Mr Laws: I have with me an article which
you have probably read in the FT this morning that says
that relief has been used for programmesand I have not
seen any of these myselfsuch as Teachers, Shackleton,
Bad Girls and you are concerned that it may have been used
for Coronation Street
255. Somebody draw a halt, this is a family
(Mr Gibbs) We have seen some reports as well and some
other very good television programmes apparently have claimed
the relief, but it was never the purpose of the relief to fund
television, good, bad or otherwise.
256. Do you think Coronation Street has
been able to claim it?
(Mr Gibbs) I have read press reports that they have
but I think that is probably taxpayer confidential.
257. Is it conceiveable under the rules that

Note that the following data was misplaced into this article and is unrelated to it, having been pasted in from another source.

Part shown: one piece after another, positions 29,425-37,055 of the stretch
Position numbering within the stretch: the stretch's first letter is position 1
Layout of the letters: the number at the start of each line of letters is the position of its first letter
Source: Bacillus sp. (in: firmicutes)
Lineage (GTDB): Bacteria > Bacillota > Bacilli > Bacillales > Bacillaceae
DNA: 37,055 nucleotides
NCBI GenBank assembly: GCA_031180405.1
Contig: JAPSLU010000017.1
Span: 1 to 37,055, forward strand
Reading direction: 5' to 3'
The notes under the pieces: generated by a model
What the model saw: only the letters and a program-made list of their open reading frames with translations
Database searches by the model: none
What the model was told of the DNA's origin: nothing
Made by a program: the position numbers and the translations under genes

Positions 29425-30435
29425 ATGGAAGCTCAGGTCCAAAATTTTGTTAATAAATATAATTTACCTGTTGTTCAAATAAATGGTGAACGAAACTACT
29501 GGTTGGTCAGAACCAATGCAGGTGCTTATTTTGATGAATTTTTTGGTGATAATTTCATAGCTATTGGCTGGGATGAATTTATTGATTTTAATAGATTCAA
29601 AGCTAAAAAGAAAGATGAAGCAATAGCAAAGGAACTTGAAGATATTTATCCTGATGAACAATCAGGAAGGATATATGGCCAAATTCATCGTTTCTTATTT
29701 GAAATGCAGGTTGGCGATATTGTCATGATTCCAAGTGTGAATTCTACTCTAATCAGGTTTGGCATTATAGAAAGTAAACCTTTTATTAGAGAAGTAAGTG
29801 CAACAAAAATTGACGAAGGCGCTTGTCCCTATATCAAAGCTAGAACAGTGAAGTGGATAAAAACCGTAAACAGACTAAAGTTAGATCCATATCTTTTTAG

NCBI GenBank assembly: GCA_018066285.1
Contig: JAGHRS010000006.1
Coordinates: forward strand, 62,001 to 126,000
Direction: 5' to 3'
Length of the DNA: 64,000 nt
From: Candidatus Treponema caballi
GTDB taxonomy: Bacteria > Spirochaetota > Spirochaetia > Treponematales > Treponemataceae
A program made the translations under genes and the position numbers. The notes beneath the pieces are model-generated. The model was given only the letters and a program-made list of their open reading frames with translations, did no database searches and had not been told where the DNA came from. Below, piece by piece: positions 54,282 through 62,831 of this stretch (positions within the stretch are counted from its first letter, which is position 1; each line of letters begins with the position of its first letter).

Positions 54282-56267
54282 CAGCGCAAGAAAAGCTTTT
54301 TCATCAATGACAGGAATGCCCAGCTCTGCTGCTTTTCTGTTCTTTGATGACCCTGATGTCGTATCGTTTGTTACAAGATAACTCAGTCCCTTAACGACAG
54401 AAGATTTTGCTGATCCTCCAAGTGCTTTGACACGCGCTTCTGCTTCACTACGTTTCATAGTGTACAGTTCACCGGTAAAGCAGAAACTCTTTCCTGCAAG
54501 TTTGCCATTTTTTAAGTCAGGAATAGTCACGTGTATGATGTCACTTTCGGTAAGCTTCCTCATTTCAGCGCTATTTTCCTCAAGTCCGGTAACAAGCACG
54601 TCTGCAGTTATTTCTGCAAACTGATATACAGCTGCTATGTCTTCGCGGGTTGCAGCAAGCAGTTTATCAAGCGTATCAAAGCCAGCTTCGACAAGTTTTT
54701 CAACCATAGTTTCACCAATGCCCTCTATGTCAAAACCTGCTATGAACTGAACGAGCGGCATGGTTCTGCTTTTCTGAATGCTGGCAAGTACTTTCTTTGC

(Mr Gibbs) It is conceivable that a television programme
could claim it. That is why we are tightening down on the relief.
258. Why was this error made? Why was it structured
in a way that allowed in a relatively easy way television companies
to abuse it?
(Mr Gibbs) It may not have been that easy because
it has taken several years for it to happen to any significant
degree. I cannot comment on precisely why it developed in that
way in the first place other than there was a wish not to try
and write into the tax law a separate definition of film when
one already exists, but as the one which already exists does not
work we are having to review it. This is an illustration of why
it is not just an empty platitude to say we keep taxes under review.
We do keep taxes under review, and this is the sort of thing that
259. You are closing your own loopholes basically.
Can you tell us whether you have carried out a review of the economic
value of this relief?
(Mr Gibbs) I believe we have, yes, and I believe that
was reflected in the decision to extend the relief a year ago.